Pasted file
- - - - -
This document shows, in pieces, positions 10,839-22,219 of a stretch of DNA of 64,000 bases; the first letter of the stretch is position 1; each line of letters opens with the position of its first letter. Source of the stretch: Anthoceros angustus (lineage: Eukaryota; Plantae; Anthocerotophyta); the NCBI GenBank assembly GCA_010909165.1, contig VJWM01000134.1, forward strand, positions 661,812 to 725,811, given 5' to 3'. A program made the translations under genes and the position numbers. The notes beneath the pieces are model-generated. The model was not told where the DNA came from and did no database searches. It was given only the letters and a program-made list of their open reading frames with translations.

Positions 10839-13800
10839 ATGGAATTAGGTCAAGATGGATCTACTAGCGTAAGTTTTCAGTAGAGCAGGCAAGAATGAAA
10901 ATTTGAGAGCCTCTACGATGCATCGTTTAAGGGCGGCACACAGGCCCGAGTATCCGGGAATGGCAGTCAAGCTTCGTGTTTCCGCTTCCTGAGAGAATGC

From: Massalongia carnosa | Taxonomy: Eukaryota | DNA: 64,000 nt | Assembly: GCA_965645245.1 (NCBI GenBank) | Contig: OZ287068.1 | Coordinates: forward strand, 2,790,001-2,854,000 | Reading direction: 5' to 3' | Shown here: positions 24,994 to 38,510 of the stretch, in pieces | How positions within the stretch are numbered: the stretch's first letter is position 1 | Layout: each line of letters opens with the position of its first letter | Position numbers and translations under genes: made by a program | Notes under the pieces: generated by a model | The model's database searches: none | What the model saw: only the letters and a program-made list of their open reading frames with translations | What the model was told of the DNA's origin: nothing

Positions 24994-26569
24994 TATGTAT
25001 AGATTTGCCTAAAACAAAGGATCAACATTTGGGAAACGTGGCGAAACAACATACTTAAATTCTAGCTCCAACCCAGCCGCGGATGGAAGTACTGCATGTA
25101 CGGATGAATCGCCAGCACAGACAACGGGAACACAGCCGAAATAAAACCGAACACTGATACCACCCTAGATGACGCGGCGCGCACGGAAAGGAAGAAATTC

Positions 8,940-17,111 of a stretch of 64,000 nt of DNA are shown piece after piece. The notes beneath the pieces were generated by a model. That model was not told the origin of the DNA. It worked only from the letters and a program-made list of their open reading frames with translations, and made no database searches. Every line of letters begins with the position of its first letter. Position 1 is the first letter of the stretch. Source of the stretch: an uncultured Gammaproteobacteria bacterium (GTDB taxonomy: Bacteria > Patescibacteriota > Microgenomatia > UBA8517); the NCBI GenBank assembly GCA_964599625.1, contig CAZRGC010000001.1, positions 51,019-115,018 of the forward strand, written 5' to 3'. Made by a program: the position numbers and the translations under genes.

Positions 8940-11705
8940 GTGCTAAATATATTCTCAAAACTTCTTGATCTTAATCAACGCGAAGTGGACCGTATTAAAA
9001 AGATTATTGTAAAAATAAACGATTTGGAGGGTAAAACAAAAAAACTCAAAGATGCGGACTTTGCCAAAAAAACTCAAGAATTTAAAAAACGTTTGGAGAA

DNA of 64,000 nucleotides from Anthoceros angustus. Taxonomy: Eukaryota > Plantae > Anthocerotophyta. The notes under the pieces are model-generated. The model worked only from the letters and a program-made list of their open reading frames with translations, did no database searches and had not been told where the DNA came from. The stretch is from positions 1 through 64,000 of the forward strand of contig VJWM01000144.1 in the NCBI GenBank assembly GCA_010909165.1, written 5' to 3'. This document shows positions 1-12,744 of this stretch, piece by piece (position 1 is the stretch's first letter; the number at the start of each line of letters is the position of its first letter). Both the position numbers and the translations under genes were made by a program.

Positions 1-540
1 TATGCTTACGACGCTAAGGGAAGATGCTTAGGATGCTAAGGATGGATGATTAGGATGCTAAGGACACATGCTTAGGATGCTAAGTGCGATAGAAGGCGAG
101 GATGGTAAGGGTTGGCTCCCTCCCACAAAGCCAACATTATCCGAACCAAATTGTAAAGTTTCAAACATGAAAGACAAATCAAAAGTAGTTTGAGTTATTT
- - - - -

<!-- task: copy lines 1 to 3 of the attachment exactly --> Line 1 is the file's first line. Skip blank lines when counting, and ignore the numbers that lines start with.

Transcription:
This document shows, in pieces, positions 10,839-22,219 of a stretch of DNA of 64,000 bases; the first letter of the stretch is position 1; each line of letters opens with the position of its first letter. Source of the stretch: Anthoceros angustus (lineage: Eukaryota; Plantae; Anthocerotophyta); the NCBI GenBank assembly GCA_010909165.1, contig VJWM01000134.1, forward strand, positions 661,812 to 725,811, given 5' to 3'. A program made the translations under genes and the position numbers. The notes beneath the pieces are model-generated. The model was not told where the DNA came from and did no database searches. It was given only the letters and a program-made list of their open reading frames with translations.

Positions 10839-13800
10839 ATGGAATTAGGTCAAGATGGATCTACTAGCGTAAGTTTTCAGTAGAGCAGGCAAGAATGAAA